With the true first round of the Stanley Cup Playoffs set to kick off tonight, it’s time to examine the eight Eastern Conference teams still standing within the Toronto bubble. For the first time since 2017, the Rangers participated in some form of postseason hockey during the qualifying round. However, their defensive issues and horrid forward depth reared its ugly head as soon as the games began, and the team was promptly swept out of Toronto. David Quinn’s squad was the only one of the sixteen participants to fail to win a single game in the qualifying round, so Blueshirts fans will have eight other teams to focus on this summer.
After losing Game 7 of last year’s Stanley Cup Finals in deflating fashion on home ice, the Bruins came into this season looking to rebound from their heartbreaking ending, and rebound they sure did. By the time the regular season was finished, the Bruins stood as the only team to reach the 100 point mark in the standings, and secured their first Presidents Trophy since the 2013-2014 campaign. However, the team failed to win a game during the round robin phase of the playoffs, and have ended up as the #4 seed in the Eastern Conference playoff bracket.
Much like last year, Boston’s superstar players were the driving force behind their success. David Pastrnak broke out to the tune of a 48 goal season to tie with Alex Ovechkin for the league lead, Brad Marchand continued his ascent to superstardom, and Charlie McAvoy and Torey Krug led Boston’s back end attack. The trade deadline acquisitions of Nick Ritchie and Ondrej Kase helped shore up the team’s questionable forward depth, and the Bruins have settled in as one of the deepest teams in the league. Former Blueshirt defender John Moore has settled in as a spare part on the team, but he serves as the only connection between the two squads.
Tampa Bay Lightning
The Lightning rolled into the 2019 playoffs as one of the best teams the NHL had seen since the days of the Detroit Red Wings trotting out lineups that had more future Hall of Famers than not on them. A 62 win regular season turned into a nightmare postseason journey that ended nearly as soon as it started. Jon Cooper’s squad was swept out of the playoffs by the Columbus Blue Jackets, and the shocking result gave way to one of the most odd end of season acknowledgements a team has made in professional sports:
We don’t have any words and we know you don’t want to hear them.— Tampa Bay Lightning (@TBLightning) April 17, 2019
We understand your anger, your frustration, your sadness. Everything you’re feeling – we get it.
This isn’t the ending we imagined, and certainly not the one we wanted. Thank you for being there the entire way.
Without the lofty expectations they dealt with last season, Tampa Bay is back and ready to do some damage. Blake Coleman and Barclay Goodrow were brought in at the trade deadline to add some forward depth, while the team also inked former Atlanta Thrasher Zach Bogosian to a contract following his acrimonious exit from Buffalo earlier this season. For all of the regular season success Tampa has achieved, being on the wrong end of another playoff upset could cause heads to roll. It’ll be up to Nikita Kucherov, Steven Stamkos, and former Rangers’ captain Ryan McDonagh to make sure that doesn’t happen.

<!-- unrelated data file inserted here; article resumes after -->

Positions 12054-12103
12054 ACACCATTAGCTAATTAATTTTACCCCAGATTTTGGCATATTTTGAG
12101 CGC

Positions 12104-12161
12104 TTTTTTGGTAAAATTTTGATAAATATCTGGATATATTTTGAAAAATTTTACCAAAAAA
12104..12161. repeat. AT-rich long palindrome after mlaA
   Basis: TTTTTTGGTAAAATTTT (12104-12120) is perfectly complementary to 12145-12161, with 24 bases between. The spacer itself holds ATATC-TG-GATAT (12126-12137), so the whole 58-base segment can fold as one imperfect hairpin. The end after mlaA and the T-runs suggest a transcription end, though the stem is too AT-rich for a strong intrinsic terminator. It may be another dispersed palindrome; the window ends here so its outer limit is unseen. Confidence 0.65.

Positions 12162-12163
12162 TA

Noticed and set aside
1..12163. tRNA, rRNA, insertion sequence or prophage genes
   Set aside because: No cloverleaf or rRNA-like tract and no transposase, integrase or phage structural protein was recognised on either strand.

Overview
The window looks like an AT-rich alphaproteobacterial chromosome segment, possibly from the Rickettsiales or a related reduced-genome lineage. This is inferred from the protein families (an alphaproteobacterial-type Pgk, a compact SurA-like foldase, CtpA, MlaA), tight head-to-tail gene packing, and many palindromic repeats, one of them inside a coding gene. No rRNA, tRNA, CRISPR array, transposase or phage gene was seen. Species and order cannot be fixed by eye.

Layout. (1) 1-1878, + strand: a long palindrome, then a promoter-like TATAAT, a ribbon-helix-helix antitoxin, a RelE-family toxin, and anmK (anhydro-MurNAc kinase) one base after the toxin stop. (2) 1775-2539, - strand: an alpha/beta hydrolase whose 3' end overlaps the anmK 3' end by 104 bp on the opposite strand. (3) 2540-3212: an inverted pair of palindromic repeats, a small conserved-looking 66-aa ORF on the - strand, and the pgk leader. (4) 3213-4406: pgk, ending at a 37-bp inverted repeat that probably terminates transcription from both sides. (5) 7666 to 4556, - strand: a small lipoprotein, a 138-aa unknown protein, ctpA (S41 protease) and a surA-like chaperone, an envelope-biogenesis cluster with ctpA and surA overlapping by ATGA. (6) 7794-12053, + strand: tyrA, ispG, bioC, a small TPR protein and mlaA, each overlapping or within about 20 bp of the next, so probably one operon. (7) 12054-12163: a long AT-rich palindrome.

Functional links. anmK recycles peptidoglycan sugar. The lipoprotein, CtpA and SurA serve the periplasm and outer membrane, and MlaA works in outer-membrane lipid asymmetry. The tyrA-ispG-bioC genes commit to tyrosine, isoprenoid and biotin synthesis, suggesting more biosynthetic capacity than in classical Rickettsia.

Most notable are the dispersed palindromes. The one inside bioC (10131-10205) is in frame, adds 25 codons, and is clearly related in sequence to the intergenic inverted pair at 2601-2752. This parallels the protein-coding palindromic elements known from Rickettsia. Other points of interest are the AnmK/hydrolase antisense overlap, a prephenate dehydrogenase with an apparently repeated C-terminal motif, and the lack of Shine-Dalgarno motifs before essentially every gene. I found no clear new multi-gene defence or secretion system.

Following Pittsburgh and Nashville’s failure to make it into the first round of the playoffs, the Capitals now own the longest active streak of postseason appearances. Although Alex Ovechkin’s 48 goals lead the league, the 19 assists he posted that he didn’t led his team in scoring. That distinction goes to Norris Trophy favorite John Carlson, who tallied a 15-60-75 stat line in 69 games. Jakub Vrana, TJ Oshie, Tom Wilson and friends provided all the secondary scoring Washington needed, while former Ranger Carl Hagelin chipped in 25 points as well.
The Capitals changed the makeup of their team with two intriguing additions at the trade deadline. Brendan Dillon was brought in from San Jose to add some snarl alongside Radko Gudas on the blue line, while Ilya Kovalchuk continued his career revival after arriving in our nation’s capital following stops in Los Angeles and Montreal earlier this season.
A 3rd place finish in the round robin means Washington has drawn a rematch with the New York Islanders. These two teams last met during the 2015 Metropolitan Division semifinals, and they played out a seven game slugfest for the right to be the Rangers’ opponent in the divisional finals. This is a series where no Ranger fan should root for either team, so let’s take a look at some other franchises vying for the Prince of Wales Trophy.
This year’s Flyers have some similarities to the Rangers team that made their run to the Stanley Cup Finals. Years of being decent enough to make the playoffs consistently and bow out early but never good enough to make deep runs resulted in a coaching change in Philadelphia last summer.
Enter Alain Vigneault, the winningest coach in New York Rangers history this side of World War II. Vigneault took a team that hadn’t won more than 42 games since 2011-12 and coached them to a 41-21-7 record before the regular season was stopped. The Flyers were a single point behind Washington for the Metropolitan Division lead, and emerged from the round robin as the top seed in the Eastern Conference.